"In this harrowing yet unflinching look at her own experience, Michelle, who was inspired to help others heal by becoming a psychotherapist, sheds light on the all-too-real threat of child sexual abuse and the psychological effects on its victims and best methods for healing, based on her own struggle with PTSD and dissociative identity disorder . . . 'Scared Selfless' is an examination at the extraordinary--and inexplicable--feats of the mind in the face of unspeakably horrifying trauma and the story of Michelle's courageous road to healing, recovery, and triumph."
"chronicles the life of Murray Jacobs, a former Navy Seabee, who served in the Pacific Theater and was treated for PTSD until his death at the age of ninety-eight. He agreed to a series of interviews, under the strict conditions that his real name could not be used, and the details of the conversations could not be disclosed to anyone until after he was dead."
"Inherited family trauma is currently an area of growing interest, as science increasingly explores what we know intuitively: that the effects of trauma can pass from one generation to the next, and that the answers to some of our greatest life problems often lie not within our own story, but in the experiences of our parents, grandparents, great-grandparents, and extended family. Even if the person who suffered the original trauma has died, or the story has been forgotten or silenced, memory and feelings can live on in those in the present. And while inherited physical traits are easily discernible, this emotional legacy is often hidden, encoded in everything from gene expression to everyday language."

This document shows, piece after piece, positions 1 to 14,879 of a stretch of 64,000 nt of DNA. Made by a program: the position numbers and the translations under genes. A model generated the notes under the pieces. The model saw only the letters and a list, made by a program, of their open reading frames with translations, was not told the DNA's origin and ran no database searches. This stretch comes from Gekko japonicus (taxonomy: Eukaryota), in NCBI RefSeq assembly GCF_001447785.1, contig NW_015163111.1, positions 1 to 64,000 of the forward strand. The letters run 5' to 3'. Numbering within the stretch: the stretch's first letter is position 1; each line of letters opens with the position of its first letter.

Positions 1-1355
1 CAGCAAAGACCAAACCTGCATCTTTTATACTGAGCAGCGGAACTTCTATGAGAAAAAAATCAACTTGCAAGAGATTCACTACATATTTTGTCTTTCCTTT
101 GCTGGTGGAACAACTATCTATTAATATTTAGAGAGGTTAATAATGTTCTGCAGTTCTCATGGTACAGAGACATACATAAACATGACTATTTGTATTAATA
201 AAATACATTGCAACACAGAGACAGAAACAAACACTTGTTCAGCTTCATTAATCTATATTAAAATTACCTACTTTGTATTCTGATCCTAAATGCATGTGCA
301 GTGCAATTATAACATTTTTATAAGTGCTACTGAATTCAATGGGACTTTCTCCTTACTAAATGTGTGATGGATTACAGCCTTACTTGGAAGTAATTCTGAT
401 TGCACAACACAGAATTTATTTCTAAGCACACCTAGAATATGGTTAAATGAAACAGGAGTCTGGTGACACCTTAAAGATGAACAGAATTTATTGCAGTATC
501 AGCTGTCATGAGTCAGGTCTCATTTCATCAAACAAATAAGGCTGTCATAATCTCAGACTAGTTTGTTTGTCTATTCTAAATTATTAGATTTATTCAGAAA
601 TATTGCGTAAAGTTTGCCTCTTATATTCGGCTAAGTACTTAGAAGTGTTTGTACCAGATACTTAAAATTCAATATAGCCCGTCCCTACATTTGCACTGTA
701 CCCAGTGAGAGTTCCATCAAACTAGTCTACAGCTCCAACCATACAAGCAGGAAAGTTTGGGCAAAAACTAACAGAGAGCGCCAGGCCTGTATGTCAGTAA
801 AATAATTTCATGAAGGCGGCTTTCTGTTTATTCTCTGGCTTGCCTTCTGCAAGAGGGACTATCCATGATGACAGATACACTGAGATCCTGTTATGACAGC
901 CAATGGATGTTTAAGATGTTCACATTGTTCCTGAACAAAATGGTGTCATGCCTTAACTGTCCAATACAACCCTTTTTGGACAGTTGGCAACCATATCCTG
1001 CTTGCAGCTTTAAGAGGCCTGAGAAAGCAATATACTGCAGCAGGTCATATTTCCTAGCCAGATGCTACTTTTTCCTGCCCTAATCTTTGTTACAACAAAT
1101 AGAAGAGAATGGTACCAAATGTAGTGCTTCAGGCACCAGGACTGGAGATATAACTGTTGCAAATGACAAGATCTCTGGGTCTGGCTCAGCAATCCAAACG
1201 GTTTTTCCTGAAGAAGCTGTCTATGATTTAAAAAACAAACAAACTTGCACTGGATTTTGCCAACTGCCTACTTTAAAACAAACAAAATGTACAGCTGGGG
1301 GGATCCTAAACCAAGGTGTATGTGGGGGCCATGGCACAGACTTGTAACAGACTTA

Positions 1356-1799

"The author asks readers to go beyond the act of parades and polite applause and make an effort to listen to our servicemen and women as they describe the emotional and mental anguish they carry as a result of upholding their duties."
"A gripping graphic novel illustrates the challenges of Iraq War veterans as well as their inspiring triumphs After the shock of 9/11, for hundreds of thousands of young Americans there was Ar Ramadi, Baghdad, Abu Ghraib--the war in Iraq. Then came the trauma. From the torment of these vets to their reflections, this book demonstrates the seemingly impossible return of those who aspire to get back to a normal life. The effort is huge: some can't make it and others score their own victory by finally turning the corner."
"some twenty-seven million Americans are believed to be PTSD survivors. Yet to many of us, the disorder remains shrouded in mystery, secrecy, and shame. Now, David J. Morris -- a war correspondent, former Marine, and PTSD sufferer himself -- has written the essential account of this illness." This title is also available from St. Tammany Parish Library's Cloud Library and Hoopla services as an ebook. It is also available as a digital audiobook from St. Tammany Parish Library's Hoopla, OverDrive or Libby services.
If you need help getting a downloadable title from Hooplaopens a new window, Cloud Libraryopens a new window, OverDriveopens a new window, Libbyopens a new window, or any other library resource, please contact your nearest St. Tammany Parish Library reference librarianopens a new window.
If you're interested in reading other posts in the Mental Health Awarenessopens a new window series, look at the column to the left of this panel and select one of the links there.